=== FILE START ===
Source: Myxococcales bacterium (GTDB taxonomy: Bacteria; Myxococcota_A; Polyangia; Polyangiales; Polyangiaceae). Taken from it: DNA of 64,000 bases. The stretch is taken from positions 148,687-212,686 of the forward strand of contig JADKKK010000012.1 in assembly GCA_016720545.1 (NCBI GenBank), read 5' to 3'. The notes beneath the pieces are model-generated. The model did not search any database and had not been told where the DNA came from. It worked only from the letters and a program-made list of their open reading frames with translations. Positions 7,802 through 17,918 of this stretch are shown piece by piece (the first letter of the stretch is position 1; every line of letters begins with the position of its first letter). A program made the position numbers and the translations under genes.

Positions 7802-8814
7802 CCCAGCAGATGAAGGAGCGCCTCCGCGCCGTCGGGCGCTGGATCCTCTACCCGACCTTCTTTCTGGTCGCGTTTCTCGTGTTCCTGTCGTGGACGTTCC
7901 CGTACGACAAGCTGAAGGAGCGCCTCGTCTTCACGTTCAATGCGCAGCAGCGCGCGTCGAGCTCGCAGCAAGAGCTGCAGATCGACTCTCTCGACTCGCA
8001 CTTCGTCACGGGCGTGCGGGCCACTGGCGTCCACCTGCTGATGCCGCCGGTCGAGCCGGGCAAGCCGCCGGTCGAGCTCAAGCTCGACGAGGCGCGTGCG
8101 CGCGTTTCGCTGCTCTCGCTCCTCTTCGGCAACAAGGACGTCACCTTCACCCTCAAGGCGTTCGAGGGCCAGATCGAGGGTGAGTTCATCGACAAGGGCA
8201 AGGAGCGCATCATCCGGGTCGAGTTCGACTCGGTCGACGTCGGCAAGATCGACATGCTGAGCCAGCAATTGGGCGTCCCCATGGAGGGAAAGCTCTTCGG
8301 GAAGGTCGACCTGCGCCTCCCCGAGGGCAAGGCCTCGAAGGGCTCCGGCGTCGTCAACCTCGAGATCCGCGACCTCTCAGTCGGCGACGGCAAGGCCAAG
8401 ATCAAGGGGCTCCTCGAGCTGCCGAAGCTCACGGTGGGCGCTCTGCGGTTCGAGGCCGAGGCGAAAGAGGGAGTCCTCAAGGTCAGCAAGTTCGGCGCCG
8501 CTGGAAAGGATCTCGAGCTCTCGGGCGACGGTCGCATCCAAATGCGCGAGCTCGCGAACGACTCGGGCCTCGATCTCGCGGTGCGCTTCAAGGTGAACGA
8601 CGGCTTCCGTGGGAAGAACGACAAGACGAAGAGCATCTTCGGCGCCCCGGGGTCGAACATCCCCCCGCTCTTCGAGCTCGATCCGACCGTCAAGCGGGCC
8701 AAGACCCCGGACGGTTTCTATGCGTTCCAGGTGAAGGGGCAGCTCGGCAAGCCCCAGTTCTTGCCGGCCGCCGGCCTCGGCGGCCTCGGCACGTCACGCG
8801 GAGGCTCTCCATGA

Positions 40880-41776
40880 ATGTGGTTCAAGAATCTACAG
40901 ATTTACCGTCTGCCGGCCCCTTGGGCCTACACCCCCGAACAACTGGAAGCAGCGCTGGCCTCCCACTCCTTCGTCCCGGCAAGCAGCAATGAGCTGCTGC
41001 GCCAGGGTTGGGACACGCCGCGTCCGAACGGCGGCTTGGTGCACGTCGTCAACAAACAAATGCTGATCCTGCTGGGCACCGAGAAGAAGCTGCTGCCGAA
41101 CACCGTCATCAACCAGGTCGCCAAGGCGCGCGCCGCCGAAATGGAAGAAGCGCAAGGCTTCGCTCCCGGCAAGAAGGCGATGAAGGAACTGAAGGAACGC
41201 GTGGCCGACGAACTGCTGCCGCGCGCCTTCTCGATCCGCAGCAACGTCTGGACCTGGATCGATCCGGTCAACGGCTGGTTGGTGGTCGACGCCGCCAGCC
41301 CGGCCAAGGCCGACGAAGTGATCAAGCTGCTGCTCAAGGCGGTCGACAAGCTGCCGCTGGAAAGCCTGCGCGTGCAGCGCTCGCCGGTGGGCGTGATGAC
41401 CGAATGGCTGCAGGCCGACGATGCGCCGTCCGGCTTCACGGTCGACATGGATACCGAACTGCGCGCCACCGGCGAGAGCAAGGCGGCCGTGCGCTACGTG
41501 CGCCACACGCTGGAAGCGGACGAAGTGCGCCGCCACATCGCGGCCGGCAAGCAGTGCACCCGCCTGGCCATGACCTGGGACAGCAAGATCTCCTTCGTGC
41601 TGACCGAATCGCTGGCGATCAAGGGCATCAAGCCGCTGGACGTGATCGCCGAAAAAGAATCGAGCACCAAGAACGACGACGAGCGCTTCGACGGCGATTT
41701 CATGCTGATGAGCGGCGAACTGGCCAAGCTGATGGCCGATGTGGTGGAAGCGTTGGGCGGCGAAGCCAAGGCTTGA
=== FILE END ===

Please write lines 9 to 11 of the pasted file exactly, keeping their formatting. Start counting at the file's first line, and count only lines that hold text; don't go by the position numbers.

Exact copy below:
8401 ATCAAGGGGCTCCTCGAGCTGCCGAAGCTCACGGTGGGCGCTCTGCGGTTCGAGGCCGAGGCGAAAGAGGGAGTCCTCAAGGTCAGCAAGTTCGGCGCCG
8501 CTGGAAAGGATCTCGAGCTCTCGGGCGACGGTCGCATCCAAATGCGCGAGCTCGCGAACGACTCGGGCCTCGATCTCGCGGTGCGCTTCAAGGTGAACGA
8601 CGGCTTCCGTGGGAAGAACGACAAGACGAAGAGCATCTTCGGCGCCCCGGGGTCGAACATCCCCCCGCTCTTCGAGCTCGATCCGACCGTCAAGCGGGCC